A new passive polycentric knee called IITM polycentric knee (IPK), where IITM stands for the authors' institution, namely, Indian Institute of Technology Madras, was designed to provide better functionality at a reduced cost. The design of the knee was based on stance phase stability criteria and toe clearance during the swing phase for users in developing countries to handle uneven terrain. The present study features a simulation-based dynamic analysis of a passive single-axis knee (SAK) and IPK to understand the swing phase behavior of the IPK with respect to SAK. This study aims at understanding the advantages and disadvantages of the IPK against a passive SAK to improve its design criteria and enable further development to provide better functionality to the existing passive SAK users.
Lower-limb models of a normal leg and prosthetic legs with SAK and IPK were created, their swing phases were simulated, and gait parameters were analyzed. The passive knees in the present study have only frictional damping and no active knee moments, implying the requirement of compensatory strategies for forward progression of the swinging leg. The required frictional damping at the knee joint to obtain near-normal knee motion and the compensations required while using the SAK and IPK were obtained by simulation. The lower-limb dynamics obtained from the simulations was analyzed to understand the performance of the SAK and IPK during swing.
This study shows that the IPK is superior to an SAK in terms of achieving knee extension in preparation for stance, even without an extension assist and with lower hip effort. The peak hip power during swing with the IPK was 58.7% less than with the SAK. A negative heel clearance was found in terminal swing with the IPK, which demands a compensatory strategy for foot clearance during the swing and shows the necessity for inclusion of a heel clearance parameter in the design of polycentric knees.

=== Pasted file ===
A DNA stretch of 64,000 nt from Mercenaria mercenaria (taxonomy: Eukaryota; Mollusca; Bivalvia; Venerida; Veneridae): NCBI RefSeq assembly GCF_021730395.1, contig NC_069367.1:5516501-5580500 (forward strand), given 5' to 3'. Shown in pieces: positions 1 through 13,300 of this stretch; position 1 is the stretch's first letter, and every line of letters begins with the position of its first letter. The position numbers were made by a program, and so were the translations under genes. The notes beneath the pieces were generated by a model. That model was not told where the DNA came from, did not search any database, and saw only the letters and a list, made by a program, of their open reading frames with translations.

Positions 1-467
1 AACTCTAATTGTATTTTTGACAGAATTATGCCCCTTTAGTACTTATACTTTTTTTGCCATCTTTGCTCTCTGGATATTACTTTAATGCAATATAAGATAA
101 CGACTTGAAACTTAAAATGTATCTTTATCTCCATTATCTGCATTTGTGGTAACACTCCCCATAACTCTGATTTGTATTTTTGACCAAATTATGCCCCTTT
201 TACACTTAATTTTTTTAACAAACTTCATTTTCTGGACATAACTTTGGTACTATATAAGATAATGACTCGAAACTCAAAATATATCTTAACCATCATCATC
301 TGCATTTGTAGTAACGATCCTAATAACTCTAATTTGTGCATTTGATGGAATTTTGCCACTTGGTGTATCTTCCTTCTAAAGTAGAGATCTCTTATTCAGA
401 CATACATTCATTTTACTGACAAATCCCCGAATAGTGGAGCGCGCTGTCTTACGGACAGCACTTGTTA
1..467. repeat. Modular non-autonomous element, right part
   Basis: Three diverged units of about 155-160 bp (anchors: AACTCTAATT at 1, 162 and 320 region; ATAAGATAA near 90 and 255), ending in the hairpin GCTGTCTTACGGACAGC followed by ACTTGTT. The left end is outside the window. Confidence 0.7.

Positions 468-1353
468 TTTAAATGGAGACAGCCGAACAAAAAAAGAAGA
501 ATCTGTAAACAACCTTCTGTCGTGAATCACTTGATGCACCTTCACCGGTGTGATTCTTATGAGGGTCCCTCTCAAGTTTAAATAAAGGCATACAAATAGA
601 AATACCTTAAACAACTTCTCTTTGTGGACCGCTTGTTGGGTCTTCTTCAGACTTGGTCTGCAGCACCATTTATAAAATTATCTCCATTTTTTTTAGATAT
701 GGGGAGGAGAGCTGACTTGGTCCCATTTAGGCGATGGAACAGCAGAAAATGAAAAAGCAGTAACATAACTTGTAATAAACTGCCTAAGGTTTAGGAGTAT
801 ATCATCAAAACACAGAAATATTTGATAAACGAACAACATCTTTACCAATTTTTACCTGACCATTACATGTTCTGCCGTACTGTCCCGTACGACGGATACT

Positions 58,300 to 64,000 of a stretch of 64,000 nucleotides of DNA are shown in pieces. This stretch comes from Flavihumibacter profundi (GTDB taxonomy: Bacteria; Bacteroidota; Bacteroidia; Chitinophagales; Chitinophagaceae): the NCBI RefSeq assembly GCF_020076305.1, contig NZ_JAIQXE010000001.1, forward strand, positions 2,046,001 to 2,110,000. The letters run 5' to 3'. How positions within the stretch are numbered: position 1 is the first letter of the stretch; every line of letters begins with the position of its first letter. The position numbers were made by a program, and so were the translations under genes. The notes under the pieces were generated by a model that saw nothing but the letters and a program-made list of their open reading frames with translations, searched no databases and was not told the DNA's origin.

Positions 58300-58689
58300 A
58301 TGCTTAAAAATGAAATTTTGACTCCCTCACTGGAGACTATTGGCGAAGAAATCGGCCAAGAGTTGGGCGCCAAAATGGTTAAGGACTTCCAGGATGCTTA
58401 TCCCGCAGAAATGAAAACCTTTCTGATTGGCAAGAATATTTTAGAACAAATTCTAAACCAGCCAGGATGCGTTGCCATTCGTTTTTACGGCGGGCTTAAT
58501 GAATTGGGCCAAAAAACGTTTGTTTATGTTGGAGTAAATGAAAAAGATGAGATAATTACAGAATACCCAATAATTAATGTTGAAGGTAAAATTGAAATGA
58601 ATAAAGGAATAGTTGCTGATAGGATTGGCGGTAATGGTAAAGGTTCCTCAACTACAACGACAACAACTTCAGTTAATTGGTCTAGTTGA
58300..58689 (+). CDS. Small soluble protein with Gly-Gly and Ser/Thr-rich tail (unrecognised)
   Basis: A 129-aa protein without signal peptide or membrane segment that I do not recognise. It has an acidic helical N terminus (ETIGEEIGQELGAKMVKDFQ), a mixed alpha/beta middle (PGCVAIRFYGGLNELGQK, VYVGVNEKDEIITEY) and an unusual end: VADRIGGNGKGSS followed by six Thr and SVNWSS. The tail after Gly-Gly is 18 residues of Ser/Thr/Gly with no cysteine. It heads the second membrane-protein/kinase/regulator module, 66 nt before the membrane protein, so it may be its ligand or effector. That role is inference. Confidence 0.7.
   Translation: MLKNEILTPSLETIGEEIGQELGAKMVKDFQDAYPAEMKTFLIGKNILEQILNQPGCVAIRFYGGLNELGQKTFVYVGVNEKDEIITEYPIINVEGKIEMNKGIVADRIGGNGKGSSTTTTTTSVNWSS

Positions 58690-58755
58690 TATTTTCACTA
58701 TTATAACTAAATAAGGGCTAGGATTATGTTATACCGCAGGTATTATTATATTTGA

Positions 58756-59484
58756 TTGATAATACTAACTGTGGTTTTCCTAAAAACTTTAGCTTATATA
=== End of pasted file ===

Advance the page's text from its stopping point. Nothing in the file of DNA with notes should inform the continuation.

The present work focuses on the swing behavior comparison of passive single-axis and polycentric knees. The study provides insight into the compensatory strategies required to achieve successful forward progression of the swinging leg with both types of knees. The analysis shows the potential for a well-designed passive polycentric knee to be a cost-effective alternative to achieve near-normal swing during walking.
S. SUDEESH, MTech; SRINIVASAN SUJATHA, PhD; and M.S. SHUNMUGAM, PhD, are affiliated with the Department of Mechanical Engineering, Indian Institute of Technology Madras, Chennai, India.
Disclosure: The authors declare no potential conflicts of interest with respect to the authorship and/or publication of this article.
Funding: The authors received no financial support for the authorship and/or publication of this article. We acknowledge the support of the Society for BioMedical Technology and the TTK Center for R2D2 for funding the development of the IPK.
Correspondence to: Srinivasan Sujatha, PhD, TTK Center for Rehabilitation Research and Device Development (R2D2), Department of Mechanical Engineering, Indian Institute of Technology, Madras Chennai, 600036 India; email: firstname.lastname@example.org